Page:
Early in the morning, a team of friends were moving through the Berkshires. They were carrying baskets of bright, fragile eggs, painted by hand. And they were setting them out for people to find. It turns out the Berkshires has an stealth artist who creates gifts and leaves them quietly in public places. Imagine coming to a park bench or the wet rock on a lake shore and finding a tiny, brilliant object painted with dragons.
They usually come to Stockbridge on Easter morning, and the artist calls themselves the Guerilla Bunny — but this year Covid-19 intervened, and so the eggs came to the Southern Berkshires on the first day of summer. The artist seems to have brought in allies to help them cover 13 towns in one day. They posted photos as friends headed down back roads in the early morning with a basket of eggs wrapped in cloth, maybe set on the seat of a truck.
I can imagine them leaving in the dark and walking quietly while the morning was still cool. They might pull over on a main street with no shoulder to walk quietly through a town center 100 feet long. They might find a worn trail down to the water. They would hold a blown egg gently and set it down carefully, with no one looking.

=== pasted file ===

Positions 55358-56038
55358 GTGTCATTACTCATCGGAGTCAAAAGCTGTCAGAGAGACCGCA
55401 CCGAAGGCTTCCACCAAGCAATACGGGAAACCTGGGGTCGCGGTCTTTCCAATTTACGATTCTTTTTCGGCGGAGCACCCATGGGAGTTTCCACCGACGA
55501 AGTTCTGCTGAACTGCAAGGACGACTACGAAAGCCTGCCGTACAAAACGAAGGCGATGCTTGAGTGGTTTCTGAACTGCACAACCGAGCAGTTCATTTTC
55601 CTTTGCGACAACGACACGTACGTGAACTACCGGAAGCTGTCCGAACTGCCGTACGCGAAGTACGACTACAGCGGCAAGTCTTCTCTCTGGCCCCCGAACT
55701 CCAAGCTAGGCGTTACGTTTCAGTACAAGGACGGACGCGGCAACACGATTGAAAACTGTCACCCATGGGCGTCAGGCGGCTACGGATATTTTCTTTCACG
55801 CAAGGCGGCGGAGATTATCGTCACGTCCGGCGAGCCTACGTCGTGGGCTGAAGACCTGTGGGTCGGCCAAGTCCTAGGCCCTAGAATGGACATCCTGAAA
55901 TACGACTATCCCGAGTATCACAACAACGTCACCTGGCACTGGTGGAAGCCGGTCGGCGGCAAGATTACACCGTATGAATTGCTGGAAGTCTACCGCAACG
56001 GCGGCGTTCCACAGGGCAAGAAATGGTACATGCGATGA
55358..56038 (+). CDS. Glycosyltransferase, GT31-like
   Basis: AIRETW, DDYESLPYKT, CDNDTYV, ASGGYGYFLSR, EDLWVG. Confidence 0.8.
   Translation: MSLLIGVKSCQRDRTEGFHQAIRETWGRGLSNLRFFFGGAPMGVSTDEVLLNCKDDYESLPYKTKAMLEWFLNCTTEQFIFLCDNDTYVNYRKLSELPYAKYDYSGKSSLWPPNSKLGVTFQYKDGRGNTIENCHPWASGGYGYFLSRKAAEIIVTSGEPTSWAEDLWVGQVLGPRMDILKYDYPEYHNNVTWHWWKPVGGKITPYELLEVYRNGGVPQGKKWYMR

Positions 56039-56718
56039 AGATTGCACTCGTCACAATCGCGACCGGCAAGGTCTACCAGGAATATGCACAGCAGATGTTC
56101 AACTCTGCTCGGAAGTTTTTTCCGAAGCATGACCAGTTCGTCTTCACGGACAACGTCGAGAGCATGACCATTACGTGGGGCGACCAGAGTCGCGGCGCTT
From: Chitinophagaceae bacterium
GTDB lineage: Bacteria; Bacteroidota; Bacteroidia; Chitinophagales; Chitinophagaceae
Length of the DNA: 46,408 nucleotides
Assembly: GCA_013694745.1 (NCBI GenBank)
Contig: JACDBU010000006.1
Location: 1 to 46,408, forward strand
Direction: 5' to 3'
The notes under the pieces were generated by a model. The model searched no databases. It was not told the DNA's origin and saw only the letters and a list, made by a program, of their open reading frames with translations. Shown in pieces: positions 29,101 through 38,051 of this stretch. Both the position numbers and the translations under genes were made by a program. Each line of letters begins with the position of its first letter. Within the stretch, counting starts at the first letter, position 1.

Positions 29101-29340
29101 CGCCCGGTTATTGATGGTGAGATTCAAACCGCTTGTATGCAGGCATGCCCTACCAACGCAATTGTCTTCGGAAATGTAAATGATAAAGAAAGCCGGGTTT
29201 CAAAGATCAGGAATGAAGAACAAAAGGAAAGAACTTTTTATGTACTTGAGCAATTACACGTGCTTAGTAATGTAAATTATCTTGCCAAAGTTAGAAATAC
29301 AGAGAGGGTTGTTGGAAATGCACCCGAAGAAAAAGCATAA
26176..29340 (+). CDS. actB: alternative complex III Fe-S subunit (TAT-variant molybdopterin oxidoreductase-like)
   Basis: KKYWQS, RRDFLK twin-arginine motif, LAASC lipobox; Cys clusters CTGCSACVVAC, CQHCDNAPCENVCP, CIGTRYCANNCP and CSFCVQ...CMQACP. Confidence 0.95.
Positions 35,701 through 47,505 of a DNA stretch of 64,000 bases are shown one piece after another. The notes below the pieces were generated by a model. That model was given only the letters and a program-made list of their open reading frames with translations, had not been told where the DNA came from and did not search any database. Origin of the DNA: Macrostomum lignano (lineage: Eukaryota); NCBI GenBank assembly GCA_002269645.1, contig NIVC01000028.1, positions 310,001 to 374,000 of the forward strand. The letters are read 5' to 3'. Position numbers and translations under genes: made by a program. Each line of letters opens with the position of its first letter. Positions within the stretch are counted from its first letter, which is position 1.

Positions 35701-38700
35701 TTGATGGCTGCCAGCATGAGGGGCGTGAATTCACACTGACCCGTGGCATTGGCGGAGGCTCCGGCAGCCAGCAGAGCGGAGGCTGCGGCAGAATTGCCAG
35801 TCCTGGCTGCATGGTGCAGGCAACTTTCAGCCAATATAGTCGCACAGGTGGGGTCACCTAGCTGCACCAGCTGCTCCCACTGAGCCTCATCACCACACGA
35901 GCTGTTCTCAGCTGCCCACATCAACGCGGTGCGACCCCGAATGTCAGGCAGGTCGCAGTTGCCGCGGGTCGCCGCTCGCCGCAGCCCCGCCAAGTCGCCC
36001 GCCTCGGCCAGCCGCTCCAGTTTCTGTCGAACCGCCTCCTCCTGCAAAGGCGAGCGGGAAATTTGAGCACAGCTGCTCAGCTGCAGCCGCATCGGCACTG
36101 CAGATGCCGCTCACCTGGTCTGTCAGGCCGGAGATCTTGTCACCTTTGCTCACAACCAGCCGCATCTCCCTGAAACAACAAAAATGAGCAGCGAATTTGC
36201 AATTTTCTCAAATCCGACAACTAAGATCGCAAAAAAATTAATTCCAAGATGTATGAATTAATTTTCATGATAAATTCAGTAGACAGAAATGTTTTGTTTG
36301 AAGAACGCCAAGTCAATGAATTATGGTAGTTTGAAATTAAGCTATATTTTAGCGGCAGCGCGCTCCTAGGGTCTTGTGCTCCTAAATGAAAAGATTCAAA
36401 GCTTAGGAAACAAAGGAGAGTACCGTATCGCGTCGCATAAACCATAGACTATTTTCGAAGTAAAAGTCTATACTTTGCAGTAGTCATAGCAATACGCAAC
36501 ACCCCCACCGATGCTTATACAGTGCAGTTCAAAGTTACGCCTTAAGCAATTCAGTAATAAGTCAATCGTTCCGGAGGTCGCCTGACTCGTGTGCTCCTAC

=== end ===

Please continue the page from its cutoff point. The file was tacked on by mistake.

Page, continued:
I don’t know where they were going. But I knew they were coming. I heard a few weeks ago (it’s one of the gifts of this job that stories like this sift my way), and since I live on the far end of the county, I thought, why not take up the invitation — not to interfere in anyone else’s discovery, but to ramble around and keep an eye open. How often can you welcome the summer with a treasure hunt?
So on Sunday morning, I woke early and made coffee and headed south. I set myself a few easy rules — I’d go to places I have wanted to see for years, or had seen years ago and wanted to see again. I’d make a plan and veer freely. And when anything caught my eye on the way, I’d stop and come close to see it.
So I found … a railway underpass painted with murals, and a block of marble on an old wooden cart. Three neighborhoods where W.E.B. DuBois lived as a boy and likely walked on summer mornings, or sat on a porch to debate new books and current events. A path between massive pine trees, steeped in light and birdsong. A labyrinth hiding in plain sight. A garden that holds memories almost 400 years old. Blue dragonflies iridescent over tall grass.
Near the end of the afternoon, I walked through the Stockbridge cemetery to find Elizabeth Freeman’s resting place. And at her feet, someone had left her a Juneteenth note of love and respect. I knelt there for awhile, feeling thankful. I didn’t want to interfere with a private tribute, and I don’t want to now, but I honor it, and I’m thankful to live in a place where someone creates something strong and bright and honest and sets it somewhere quietly as a gift, and I can see it when I come by.